LUA Considerations on Windows Server 2003 or Windows 2000
This topic summarizes information for developing Win32 logical unit application (LUA) applications for Microsoft Windows Server 2003 or Windows 2000 Server.
The values of constants defined in the WINLUA.H file are dependent on the byte ordering of the hardware used. Macros are used to set the constants to the correct value.
Currently, the include files in Windows Server 2003 or Windows 2000 to indicate the hardware. These same macros are used by Host Integration Server 2009, along with the Win32 macro, to indicate the byte ordering needs. The macros must be defined in the application or on the command line when building the application.
For example, the primary return code of LUA_PARAMETER_CHECK is defined to have a value of 0x0001. Depending on the environment, the constant LUA_PARAMETER_CHECK may or may not be 0x0001. Some formats define the value as it appears in memory. Others define it as a 2-byte variable. Because it cannot be assumed that an application will always use provided constants rather than hardwired values, a macro can be defined to swap the bytes. The following example shows how the macro can be used:
#define LUA_PARAMETER_CHECK LUA_FLIPI (0X0001)
To receive data asynchronously, an event handle is passed in the semaphore field of the verb control block (VCB). This event must be in the non-signaled state when passed to LUA, and the handle must have EVENT_MODIFY_STATE access to the event.
To support the coexistence of Win16 and Win32 API libraries on the same computer, the Win32 dynamic-link library (DLL) names were changed from the names used by Win16 API libraries. Win32 stub DLL libraries using the old names are supplied with Host Integration Server 2009 so that older applications will still run, although these platforms are no longer supported.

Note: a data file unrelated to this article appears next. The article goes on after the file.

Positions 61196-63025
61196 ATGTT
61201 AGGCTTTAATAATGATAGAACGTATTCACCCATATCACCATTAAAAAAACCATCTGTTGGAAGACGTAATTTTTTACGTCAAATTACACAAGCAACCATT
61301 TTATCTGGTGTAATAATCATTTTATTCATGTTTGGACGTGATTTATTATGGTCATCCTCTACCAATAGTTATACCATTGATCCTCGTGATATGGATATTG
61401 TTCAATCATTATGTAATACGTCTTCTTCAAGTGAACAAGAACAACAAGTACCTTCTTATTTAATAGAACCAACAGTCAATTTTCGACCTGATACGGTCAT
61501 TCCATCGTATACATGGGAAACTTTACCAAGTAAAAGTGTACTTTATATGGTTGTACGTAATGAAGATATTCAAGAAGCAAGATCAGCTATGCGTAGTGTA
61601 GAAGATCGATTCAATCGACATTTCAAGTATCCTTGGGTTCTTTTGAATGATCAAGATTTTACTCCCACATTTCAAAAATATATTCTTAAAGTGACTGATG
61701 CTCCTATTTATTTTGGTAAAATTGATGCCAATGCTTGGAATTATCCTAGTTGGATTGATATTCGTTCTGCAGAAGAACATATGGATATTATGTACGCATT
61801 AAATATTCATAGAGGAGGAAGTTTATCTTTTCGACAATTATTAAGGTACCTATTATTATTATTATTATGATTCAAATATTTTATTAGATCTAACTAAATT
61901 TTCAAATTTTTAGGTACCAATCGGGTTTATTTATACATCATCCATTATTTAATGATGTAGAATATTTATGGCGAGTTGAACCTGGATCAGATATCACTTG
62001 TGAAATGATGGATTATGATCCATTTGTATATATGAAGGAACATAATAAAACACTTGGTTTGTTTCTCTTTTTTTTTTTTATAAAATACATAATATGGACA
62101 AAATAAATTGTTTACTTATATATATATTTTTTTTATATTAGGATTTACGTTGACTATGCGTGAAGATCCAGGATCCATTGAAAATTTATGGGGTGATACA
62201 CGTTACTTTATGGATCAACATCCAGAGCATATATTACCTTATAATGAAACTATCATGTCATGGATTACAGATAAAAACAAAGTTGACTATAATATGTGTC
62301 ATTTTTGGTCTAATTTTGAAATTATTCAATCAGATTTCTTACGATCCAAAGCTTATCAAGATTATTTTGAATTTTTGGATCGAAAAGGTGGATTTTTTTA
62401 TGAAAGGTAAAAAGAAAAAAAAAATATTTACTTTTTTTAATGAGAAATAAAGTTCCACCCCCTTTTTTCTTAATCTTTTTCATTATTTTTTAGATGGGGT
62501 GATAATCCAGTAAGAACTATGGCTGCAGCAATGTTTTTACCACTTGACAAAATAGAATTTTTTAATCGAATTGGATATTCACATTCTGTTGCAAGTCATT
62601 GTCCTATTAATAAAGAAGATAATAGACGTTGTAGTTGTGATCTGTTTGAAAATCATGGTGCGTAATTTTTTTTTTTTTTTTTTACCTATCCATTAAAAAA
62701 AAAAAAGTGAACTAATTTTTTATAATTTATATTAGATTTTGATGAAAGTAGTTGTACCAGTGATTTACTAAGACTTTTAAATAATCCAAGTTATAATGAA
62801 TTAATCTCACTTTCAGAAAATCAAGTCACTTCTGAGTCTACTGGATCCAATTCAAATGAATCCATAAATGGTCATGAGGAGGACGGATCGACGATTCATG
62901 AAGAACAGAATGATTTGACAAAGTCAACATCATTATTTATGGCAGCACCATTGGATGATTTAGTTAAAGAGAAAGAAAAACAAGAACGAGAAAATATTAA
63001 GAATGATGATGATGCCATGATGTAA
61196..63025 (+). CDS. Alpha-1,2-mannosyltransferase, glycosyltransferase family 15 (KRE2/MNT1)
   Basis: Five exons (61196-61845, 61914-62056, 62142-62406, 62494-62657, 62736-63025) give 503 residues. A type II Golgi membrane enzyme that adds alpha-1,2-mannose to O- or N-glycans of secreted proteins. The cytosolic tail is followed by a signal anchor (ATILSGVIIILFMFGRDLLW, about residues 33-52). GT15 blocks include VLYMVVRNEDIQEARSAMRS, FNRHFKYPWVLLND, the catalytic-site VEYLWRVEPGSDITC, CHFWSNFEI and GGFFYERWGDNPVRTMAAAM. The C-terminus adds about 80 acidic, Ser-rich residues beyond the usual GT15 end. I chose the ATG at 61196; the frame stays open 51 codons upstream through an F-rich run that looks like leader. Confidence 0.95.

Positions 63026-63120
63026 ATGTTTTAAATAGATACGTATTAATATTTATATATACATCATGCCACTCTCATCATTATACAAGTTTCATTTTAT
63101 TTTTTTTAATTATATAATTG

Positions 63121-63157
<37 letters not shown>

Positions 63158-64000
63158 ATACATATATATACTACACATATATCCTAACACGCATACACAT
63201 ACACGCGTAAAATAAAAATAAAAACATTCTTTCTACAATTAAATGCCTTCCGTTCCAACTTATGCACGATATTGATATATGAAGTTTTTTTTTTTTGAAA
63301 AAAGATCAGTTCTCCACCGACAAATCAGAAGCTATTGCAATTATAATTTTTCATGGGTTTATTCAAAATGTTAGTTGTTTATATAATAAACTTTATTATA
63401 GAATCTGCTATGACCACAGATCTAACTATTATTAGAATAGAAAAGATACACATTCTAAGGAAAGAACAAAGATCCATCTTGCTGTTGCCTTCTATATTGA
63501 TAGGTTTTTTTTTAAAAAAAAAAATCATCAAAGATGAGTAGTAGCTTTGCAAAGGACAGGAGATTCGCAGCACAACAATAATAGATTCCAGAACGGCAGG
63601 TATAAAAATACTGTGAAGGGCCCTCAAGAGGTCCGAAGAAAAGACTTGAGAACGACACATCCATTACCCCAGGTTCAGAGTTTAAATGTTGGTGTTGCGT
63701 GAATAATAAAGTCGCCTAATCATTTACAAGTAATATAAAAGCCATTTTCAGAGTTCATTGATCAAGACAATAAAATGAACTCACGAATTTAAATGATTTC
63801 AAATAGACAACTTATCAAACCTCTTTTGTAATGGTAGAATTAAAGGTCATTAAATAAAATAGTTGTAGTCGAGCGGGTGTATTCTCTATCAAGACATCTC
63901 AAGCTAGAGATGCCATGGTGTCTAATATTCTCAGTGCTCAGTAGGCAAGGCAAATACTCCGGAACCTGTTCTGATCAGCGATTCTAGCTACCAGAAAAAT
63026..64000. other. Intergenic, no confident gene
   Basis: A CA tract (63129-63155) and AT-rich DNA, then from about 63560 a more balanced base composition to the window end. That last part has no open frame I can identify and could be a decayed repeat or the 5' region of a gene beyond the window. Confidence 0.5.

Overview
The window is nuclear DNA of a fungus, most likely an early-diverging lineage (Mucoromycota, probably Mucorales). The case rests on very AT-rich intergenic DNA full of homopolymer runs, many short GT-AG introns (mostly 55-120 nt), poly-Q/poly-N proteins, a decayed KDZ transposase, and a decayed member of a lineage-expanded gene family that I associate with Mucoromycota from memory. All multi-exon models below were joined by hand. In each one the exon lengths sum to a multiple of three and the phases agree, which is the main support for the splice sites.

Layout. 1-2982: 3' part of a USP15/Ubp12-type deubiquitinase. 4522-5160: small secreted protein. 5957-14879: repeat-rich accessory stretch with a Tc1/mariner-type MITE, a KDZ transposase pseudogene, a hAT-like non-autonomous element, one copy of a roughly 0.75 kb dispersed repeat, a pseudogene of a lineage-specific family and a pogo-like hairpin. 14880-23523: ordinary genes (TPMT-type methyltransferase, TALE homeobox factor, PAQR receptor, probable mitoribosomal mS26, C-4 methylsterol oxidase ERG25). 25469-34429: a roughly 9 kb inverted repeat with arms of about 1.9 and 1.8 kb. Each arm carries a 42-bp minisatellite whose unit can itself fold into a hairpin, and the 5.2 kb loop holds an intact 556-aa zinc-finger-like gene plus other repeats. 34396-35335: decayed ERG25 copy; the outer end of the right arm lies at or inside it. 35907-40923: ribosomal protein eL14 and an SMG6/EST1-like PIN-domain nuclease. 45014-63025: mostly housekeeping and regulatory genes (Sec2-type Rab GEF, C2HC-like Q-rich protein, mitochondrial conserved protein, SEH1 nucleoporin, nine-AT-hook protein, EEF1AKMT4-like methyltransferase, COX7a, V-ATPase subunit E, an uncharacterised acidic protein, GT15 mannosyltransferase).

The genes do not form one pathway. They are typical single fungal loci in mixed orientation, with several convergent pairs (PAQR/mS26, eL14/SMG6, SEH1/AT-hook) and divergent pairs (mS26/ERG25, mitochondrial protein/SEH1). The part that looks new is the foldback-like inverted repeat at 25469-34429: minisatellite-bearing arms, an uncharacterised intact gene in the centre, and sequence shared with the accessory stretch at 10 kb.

|Old DLL names||New DLL names|
The new DLL names should be used for all new applications intended to run on Host Integration Server.
To be dynamically linked to LUA at load time, you must do one of the following at link time:
Insert the following IMPORTS statements in the definition (.def) file used to link the application:
IMPORTS WINRUI.RUI IMPORTS WINRUI WinRUI IMPORTS WINRUI.WinRUIStartup IMPORTS WINRUI.WinRUICleanup
IMPORTS WINSLI.SLI IMPORTS WINSLI.WinSLI IMPORTS WINSLI.WinSLIStartup IMPORTS WINSLI.WinSLICleanup
Link the application to WINRUI.LIB (for RUI) or WINSLI.LIB (for SLI), which contain the entry-point linkage information.
An LUA application can have multiple threads that issue verbs. LUA for the Win32 system makes provisions for multithreading processes on Windows Server 2003 or Windows 2000. A process contains one or more threads of execution. All references to threads refer to actual threads in a multithreaded Windows Server 2003 or Windows 2000.
For performance considerations, the VCBs are not packed. VCB structure member elements after the first element are aligned on either the size of the member type or DWORD boundaries, whichever is smaller. As a result, DWORDs are aligned on DWORD boundaries, WORDs are aligned on WORD boundaries, and BYTEs are aligned on BYTE boundaries. This means, for example, that there is a 2-byte gap between the primary and secondary return codes. Therefore, the elements in a VCB should only be accessed using the structures provided.
This option for structure and union member alignment is the default behavior for Microsoft C/C++ compilers. For compatibility with the supplied LUA libraries, make sure to use an equivalent structure and union member packing option when using other C/C++ compilers or when explicitly specifying a structure alignment option when using Microsoft compilers.
For an application to be dynamically linked to LUA at run time, it must issue the following calls:
LoadLibrary to load the specified library module for Windows LUA. That is, WINRUI32.DLL (for RUI), and WINSLI32.DLL (for SLI).
GetProcAddress to retrieve the address of the LUA function entry points exported by the DLL. For RUI, the function entry points are RUI, WinRUI, WinRUIStartup, and WinRUICleanup. For SLI, the function entry points are SLI, WinSLI, WinSLIStartup, and WinSLICleanup.